Saturday, December 29, 2007

Another Page From My Past

I was expecting spring by now, but since it appears to be delayed I thought I would share another chapter from my youth.

I suspect I may have some gypsy blood because I have always had the urge to see the world and follow my nose wherever it might lead me. Before I was a year old, I had hatched a plan to make my way onto the road in front of our paddock. The woman is very crafty and was always able to thwart my attempts to slip out unseen beside one of the horses - till the sunny spring day in my second year when I eluded her and made unerringly for the road at a ground-covering trot.

I hoped the fact that the woman was dressed very much in stay-at-home attire might discourage her from following me. She had just washed her hair and it looked like a half-dried haystack, she was wearing a stained tee shirt with no -ahem - underpinnings, and sported a dusty eyeshade, cut-off track pants and old duck boot with no socks. A frightening sight. Unfortunately she and the dog were on my trail immediately.

I shot out of the driveway and was startled by a large boat-like automobile, driven by a very old male human. It screeched to a halt just inches from my nose and I gave him a frosty glare. He turned an unusual shade of greyish white and the automobile continued bouncing gently up and down while we locked eyes. The woman was closing in, panting and trying to speak to me in reassuring tones, so I turned and made my way down the yellow line leading up the hill. Many other automobiles were rushing past us on all sides - participating in an exciting event called rush hour. An enormous vehicle with a turning drum on it's back came over the hill and was so intimidated by the sight of me that it drove onto the gravel part to give me the right of way. The three of us - donkey, woman, dog - formed a strung out line in the middle of the road. I felt wonderful. The woman was fading fast and I was ready to trot for miles.

THEN, an interfering busybody in a pickup truck came up beside me and gradually pushed me to the side and down a driveway. Honestly. Some people just can't stand to see someone else having fun. I trotted briskly down the driveway and turned into some open fields to my right. Still the woman pursued me. She was very sweaty and red in the face - not something the public wanted to see, I'm sure. I finally ended up in a corner between two fences and stopped to have a snack. I'd forgotten that running away from home should always involve packing a lunch.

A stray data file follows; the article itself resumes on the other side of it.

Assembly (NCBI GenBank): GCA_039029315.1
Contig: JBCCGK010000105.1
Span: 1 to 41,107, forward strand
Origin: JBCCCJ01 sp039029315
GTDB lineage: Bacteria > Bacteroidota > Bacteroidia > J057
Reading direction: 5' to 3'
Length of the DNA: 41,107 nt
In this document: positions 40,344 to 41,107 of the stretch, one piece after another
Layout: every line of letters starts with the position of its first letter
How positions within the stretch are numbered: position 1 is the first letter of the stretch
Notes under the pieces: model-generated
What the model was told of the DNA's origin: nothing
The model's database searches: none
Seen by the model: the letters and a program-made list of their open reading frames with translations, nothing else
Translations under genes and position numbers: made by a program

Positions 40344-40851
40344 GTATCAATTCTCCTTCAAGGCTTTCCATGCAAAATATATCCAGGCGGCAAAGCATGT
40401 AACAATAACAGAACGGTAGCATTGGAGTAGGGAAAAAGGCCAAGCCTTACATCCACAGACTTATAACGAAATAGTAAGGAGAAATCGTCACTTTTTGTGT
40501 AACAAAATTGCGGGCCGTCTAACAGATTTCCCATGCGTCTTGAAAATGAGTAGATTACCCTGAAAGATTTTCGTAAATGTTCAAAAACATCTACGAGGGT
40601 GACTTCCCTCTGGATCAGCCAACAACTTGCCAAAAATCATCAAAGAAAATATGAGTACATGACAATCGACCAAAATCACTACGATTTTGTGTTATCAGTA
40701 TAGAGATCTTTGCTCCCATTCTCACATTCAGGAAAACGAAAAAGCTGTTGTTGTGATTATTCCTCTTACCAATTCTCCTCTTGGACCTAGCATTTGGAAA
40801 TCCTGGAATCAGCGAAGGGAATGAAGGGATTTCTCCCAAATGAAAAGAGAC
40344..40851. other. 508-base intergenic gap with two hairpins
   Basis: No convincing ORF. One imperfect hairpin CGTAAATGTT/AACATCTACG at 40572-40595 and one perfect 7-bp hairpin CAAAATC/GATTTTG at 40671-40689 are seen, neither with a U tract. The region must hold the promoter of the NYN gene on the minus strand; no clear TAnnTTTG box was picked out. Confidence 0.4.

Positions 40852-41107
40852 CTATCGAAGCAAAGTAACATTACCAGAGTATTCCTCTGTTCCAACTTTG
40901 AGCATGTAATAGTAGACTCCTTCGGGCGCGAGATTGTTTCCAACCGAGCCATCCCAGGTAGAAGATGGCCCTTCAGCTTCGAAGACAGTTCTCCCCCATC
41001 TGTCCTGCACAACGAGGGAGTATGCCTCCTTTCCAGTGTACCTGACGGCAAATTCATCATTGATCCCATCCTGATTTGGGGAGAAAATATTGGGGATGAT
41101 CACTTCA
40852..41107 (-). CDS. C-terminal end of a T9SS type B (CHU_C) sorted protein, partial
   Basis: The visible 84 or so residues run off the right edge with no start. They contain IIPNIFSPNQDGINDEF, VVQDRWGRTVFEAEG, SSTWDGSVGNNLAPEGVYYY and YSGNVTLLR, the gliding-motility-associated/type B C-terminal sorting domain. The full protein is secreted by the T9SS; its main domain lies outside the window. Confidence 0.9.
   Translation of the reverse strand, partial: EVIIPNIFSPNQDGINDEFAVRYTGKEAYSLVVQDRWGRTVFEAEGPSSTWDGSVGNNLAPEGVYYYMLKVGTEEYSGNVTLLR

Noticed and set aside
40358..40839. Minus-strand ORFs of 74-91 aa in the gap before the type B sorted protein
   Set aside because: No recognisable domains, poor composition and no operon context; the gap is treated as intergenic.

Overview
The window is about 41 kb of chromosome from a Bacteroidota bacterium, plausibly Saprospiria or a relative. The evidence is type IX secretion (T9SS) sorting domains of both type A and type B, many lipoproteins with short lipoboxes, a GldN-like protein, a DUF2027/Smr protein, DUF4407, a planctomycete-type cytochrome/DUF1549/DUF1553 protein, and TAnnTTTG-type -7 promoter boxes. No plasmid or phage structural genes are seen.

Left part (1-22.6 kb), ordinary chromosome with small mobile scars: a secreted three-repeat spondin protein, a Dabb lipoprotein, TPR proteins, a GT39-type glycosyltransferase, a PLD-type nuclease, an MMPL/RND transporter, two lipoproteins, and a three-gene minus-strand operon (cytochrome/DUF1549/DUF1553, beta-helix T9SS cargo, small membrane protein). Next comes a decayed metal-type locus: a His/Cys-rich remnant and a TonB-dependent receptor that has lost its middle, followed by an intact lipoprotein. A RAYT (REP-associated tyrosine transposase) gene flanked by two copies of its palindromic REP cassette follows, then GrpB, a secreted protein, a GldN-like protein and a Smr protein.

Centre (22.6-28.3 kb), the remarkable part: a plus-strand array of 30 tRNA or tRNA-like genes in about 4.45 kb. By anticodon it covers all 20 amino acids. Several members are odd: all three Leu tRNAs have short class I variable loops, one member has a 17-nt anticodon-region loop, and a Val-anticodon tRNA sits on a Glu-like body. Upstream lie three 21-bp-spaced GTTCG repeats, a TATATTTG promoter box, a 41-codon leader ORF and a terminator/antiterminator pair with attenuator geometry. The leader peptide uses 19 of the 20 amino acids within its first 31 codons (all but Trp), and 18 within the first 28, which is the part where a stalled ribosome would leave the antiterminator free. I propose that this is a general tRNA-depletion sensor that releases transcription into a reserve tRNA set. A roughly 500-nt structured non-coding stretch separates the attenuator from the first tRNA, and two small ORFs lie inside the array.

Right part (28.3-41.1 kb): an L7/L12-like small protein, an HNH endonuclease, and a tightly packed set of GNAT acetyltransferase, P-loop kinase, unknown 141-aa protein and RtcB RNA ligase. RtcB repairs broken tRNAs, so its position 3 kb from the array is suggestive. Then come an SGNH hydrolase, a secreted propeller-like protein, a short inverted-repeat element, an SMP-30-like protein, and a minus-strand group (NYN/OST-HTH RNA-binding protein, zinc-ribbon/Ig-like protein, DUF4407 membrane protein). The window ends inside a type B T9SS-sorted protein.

I made a couple of token efforts to escape and then allowed her to attach a shank to my halter. My goodness, she was in a state. She was shaking like a leaf and gasping that I had scared her nearly to death and put us all in danger and blahblahblah. I felt a smidgen of guilt but overall was much buoyed up my my unexpected adventure. The trip home was much less eventful and she has never in the last decade let her guard down again. Nevertheless, I live in hope...

I like travelling in our metal box on wheels and she has promised to take me on some forest walks next summer. I plan to hold her to her promise and in the meantime I'm keeping an eye on the gate just in case an opportunity should arise.

Wednesday, December 26, 2007

The Day Of Boxes

Apparently that's what today is. I've been keeping a close watch in case some rogue boxes try to sneak up on me, but nothing so far. I have an intense fear and loathing of all boxes. We once had a young female donkey staying with us and when she discovered this deep-seated fear of mine, she went out of her way to find these cardboard demons, sneak up behind me and press them against my person. My heart rate soars just thinking about it.

The woman left a broom within my reach last night so I used the opportunity to give myself a good dental cleaning. First gnawing the wooden handle and then massaging my gums vigorously with the bristles. It felt wonderful but the woman just sighed and said "Oh Sheaffer, not again."
You'd think she'd appreciate my attention to proper dental care.